• KB says:

        I don’t believe that I would interpret the painting as the Virgin Mary. I never thought of her losing faith or becoming bitter, so I doubt that I would have seen anything other than a bitter, angry old woman and, maybe, the beginnings of hope.

    • Margaret says:

      Several people have mentioned the girl on the cover of National Geographic, but I don’t see Clara’s painting that way at all. The Van Gogh references come closer in my mind — his self portraits… suggested rather than delineated features.
      Isn’t it a great thing that there are so many different kinds of writers, and artists? And people???

  5. Cathryne Spencer says:

    Julie, what a powerful picture. Now that I see it, I remember that cover. I’m glad that you found it, it really is hard to look away from those eyes. It also makes me want to see the next moment and the next. Add 70 years and what will we see?

  6. After reading the following passage ” Her works, mostly portraits, hung all around the white walls of the main gallery . . . . Some were clustered close together, like a gathering. Some hung alone, isolated. Like this one.” I decided exactly how to hang my own exhibition of 73 drawings in the fall of 2013. My complex series of portraits made over many years sorted itself as I held this description in my mind. In fact I called this show held in Olympia Washington “Like This”. Thank you Louise.

  7. Lizzy says:

    7. Louise describes grieving parents crossing over to another continent from which they won’t return. Does this deny the possibility of hope?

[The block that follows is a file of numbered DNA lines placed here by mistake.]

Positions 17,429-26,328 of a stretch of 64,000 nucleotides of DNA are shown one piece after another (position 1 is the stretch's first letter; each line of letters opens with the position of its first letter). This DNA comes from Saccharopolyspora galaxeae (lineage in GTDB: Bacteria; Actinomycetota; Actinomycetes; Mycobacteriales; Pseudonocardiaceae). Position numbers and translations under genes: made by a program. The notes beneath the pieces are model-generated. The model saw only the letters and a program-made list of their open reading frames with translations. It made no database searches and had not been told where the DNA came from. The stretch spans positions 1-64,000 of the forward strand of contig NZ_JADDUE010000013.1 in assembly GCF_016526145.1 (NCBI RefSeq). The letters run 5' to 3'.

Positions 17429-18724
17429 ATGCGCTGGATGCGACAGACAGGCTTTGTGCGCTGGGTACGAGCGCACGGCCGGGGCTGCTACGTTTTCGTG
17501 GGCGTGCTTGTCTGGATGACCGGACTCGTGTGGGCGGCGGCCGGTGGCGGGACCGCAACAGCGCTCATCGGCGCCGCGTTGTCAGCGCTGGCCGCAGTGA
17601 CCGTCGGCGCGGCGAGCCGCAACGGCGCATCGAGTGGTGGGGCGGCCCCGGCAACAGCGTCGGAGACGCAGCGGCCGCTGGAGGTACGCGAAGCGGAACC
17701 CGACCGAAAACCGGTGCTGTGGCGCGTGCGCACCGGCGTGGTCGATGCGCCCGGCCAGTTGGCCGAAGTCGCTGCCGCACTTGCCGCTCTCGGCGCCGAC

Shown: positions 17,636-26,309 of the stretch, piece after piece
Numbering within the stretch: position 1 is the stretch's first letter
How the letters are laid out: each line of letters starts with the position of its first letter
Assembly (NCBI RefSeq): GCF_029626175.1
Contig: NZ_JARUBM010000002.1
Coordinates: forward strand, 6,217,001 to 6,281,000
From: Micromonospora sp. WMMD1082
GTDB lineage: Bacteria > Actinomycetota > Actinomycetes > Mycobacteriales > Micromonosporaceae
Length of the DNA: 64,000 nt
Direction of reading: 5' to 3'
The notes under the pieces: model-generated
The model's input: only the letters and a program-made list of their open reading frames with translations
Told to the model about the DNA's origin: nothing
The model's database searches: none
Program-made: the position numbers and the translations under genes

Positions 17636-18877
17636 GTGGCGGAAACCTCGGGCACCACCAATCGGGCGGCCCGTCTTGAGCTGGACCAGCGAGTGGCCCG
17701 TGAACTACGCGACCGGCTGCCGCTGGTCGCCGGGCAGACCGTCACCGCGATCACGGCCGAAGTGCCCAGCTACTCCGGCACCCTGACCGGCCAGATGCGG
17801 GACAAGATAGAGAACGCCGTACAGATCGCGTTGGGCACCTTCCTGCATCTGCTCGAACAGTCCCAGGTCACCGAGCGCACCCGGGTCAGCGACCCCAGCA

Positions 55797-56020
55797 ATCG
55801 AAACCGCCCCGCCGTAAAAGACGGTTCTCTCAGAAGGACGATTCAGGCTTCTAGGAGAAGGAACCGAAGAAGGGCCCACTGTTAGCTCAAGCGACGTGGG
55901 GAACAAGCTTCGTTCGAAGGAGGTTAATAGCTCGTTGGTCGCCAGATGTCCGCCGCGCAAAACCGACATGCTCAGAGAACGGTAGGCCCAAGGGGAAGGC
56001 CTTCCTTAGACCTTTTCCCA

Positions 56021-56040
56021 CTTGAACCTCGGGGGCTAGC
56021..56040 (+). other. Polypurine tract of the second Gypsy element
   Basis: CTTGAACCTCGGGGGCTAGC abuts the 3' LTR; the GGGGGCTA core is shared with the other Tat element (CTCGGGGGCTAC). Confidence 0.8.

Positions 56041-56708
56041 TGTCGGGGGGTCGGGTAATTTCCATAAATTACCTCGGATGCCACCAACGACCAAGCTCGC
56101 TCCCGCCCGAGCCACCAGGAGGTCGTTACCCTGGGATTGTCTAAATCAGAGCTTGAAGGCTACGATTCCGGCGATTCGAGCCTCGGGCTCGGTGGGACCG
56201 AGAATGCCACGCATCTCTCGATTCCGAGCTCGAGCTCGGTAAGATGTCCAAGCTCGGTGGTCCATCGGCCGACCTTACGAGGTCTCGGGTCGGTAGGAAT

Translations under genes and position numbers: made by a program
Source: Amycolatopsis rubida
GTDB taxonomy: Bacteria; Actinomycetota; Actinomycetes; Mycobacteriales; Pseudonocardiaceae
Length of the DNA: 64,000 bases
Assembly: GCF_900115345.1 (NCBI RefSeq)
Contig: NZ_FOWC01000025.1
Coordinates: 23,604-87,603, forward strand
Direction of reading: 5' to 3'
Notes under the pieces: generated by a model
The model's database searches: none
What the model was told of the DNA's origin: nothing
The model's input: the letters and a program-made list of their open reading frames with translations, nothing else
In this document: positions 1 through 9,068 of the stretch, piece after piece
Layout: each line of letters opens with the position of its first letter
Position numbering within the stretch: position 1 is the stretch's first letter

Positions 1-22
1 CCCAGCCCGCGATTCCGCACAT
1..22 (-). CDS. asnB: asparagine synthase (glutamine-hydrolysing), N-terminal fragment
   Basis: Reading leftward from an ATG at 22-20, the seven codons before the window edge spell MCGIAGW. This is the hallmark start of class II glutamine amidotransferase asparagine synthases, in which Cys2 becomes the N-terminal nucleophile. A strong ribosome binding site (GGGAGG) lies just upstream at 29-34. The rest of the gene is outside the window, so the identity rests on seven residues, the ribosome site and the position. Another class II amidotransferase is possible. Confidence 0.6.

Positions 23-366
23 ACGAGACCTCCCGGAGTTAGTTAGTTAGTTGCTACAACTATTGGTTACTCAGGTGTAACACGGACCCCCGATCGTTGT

No, it doesn’t. But they do live in a different state so to speak. Unless it has happened to me, I cannot enter that state. There is always hope though and through time they can find some joy again.

    • Julie says:

      To me, it does mean that there will be no hope. The loss of a loved one, especially of a child, is devastating. Somehow, loss to murder is worse – you might think that dead is dead, but murder is definitely the abomination that steals your trust in mankind. My brother’s brother-in-law was murdered (many years ago, now, and we were not close, so it’s not that it was a devastating loss to me, personally) and I saw how changed his siblings and wife were after that. This is definitely a land from which there is no return, and in this land, strangers cannot be trusted. Hope is lost and I don’t see how it can come back.

      I certainly understand why they are so resentful of Clara and what they believe she did to their daughter. Their daughter was everything to them.